If you already have a ".htaccess" file, for example with the following entries: Options Includes +ExecCGI AddType text/x-server-parsed-html .html

then just add our sample code to the existing one from the bottom (Important: edit your .htaccess file in an ASCII editor such as Notepad).

The first two entries will start the module itself: RewriteEngine on Options +FollowSymlinks

Tip: the "RewriteEngine off" entry will override any subsequent commands. This is a very useful feature: instead of having to comment on all the subsequent lines - all you need to do is set the "off".

If your system administrator forbids you to use "Options + FollowSymlinks", you will not be able to restrict the use of mod_rewrite for individual directories, instead the changes will apply to the entire server.

The following required entry is: RewriteBase /

"/" Is the root (primary) URL. If you have any other URL, you can specify this in this directive, however "/" is usually equivalent to the address "http: //".

And now, gentlemen, let's move on to more interesting records!

Suppose that you want to protect your .htaccess file from unauthorized access. On some servers, you can easily read this file simply by entering the URL of the following format into the address field of your browser: - a serious omission of protection, because the content of your .htaccess can show important information about the settings and settings of your site to a person who knows how to apply this knowledge against you.

To block this access, write the following: RewriteRule ^.htaccess$ - [F]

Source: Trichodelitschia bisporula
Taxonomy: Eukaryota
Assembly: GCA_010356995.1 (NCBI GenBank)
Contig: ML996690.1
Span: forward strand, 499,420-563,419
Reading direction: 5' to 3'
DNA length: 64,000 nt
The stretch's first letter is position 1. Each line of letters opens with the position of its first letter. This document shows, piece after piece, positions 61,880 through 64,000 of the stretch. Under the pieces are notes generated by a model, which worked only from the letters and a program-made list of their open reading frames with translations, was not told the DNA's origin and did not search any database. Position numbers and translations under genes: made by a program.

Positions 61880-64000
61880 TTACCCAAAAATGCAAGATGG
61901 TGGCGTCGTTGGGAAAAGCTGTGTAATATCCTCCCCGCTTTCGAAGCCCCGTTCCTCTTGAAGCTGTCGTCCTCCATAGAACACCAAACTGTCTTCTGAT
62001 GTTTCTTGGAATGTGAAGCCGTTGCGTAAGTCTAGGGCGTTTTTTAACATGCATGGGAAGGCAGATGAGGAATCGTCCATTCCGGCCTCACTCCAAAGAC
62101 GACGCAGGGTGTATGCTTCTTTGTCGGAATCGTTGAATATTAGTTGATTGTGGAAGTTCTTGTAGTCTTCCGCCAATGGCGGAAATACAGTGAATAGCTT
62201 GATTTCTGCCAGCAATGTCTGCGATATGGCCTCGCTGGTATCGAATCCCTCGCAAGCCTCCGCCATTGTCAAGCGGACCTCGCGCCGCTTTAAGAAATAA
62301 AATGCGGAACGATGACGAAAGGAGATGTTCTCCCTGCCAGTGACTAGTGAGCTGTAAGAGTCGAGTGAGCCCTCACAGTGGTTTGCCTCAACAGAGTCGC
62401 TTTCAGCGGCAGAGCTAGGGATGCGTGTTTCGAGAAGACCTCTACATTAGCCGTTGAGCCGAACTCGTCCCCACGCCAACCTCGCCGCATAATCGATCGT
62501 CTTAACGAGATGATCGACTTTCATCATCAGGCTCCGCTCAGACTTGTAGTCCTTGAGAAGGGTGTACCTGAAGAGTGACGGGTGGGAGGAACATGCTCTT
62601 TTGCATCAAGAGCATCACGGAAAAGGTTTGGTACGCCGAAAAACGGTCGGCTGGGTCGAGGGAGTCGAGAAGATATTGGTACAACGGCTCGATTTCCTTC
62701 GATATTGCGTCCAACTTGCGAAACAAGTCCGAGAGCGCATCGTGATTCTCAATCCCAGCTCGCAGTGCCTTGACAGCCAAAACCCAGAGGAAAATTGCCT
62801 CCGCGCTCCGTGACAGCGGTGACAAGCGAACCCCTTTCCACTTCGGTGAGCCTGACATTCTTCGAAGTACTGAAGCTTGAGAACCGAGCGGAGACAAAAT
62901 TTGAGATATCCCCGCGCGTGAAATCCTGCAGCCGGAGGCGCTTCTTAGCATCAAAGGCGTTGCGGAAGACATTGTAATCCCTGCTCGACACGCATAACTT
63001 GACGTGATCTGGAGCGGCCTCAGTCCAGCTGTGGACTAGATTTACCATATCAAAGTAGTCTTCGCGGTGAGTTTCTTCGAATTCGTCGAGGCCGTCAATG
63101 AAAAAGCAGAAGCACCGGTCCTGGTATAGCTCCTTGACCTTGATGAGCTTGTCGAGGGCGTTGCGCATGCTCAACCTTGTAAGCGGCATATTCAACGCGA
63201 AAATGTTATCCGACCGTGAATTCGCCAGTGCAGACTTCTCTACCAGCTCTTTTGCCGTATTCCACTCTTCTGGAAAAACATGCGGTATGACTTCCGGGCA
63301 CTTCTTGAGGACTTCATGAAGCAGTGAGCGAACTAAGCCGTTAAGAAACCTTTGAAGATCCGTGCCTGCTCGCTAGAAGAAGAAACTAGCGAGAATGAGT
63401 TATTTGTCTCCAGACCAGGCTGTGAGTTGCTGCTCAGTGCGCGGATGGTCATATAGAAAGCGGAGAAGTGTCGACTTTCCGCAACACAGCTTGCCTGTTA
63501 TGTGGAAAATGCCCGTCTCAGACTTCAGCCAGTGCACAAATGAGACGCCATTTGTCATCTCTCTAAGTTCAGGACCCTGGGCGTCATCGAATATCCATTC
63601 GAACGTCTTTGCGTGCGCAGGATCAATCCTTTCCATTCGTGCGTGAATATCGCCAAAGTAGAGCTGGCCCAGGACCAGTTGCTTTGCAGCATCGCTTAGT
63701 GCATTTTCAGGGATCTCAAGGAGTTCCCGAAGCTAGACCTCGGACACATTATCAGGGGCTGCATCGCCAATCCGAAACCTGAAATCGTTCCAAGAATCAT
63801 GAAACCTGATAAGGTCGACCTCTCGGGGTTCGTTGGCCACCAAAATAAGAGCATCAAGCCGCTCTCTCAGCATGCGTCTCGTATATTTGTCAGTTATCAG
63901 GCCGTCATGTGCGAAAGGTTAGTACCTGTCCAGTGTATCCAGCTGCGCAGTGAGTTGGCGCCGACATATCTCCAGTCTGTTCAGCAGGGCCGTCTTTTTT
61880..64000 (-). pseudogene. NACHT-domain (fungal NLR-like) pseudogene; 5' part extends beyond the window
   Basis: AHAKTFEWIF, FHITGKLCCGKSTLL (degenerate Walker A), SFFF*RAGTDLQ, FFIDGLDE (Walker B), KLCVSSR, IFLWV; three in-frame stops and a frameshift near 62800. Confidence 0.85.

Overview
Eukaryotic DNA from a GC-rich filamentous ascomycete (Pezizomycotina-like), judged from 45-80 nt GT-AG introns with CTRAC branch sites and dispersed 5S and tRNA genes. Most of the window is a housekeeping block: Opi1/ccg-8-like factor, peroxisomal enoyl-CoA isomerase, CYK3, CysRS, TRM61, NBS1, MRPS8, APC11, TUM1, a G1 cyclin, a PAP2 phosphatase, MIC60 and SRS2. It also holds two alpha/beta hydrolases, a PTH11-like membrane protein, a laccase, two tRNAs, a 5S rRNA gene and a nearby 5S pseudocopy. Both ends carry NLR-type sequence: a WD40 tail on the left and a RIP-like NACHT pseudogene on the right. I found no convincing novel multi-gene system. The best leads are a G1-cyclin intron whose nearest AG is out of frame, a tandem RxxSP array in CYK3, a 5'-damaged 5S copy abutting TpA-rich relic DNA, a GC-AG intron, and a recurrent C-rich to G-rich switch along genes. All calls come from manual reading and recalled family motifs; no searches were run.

This rule translates as follows:

If someone tries to access the .htaccess file, the system should generate an HTTP response of 403 or 403 Forbidden - You do not have permission to access /.htaccess on this server.

The .htaccess $ construct in this regular expression means:

^ - beginning line anchor
$ Is the end of line anchor
. - In regular expressions, the dot "." Denotes a meta-symbol and must be protected by a backslash if you still want to use the actual point.

The file name must be exactly between the start and end anchors. This will ensure that only this particular file name and no other will generate an error code.

[F] - a special "forbidding" flag (forbidden).

In this example, the file ".htaccess" will now consist of the following lines: RewriteEngine on Options +FollowSymlinks RewriteBase / RewriteRule ^.htaccess$ - [F]

If we add our code (in the examples) to the existing ".htaccess" file, we get the following construction: Options Includes +ExecCGI AddType text/x-server-parsed-html .html RewriteEngine on
Options +FollowSymlinks RewriteBase / RewriteRule ^.htaccess$ - [F]
Options Includes +ExecCGI AddType text/x-server-parsed-html .html RewriteEngine on
Options +FollowSymlinks RewriteBase / RewriteRule ^.htaccess$ - [F]

This introduction only covers the basics required to work with the mod_rewrite module. In the second part of this series of training articles I will try to explain the use of various conditions in the configuration of the module.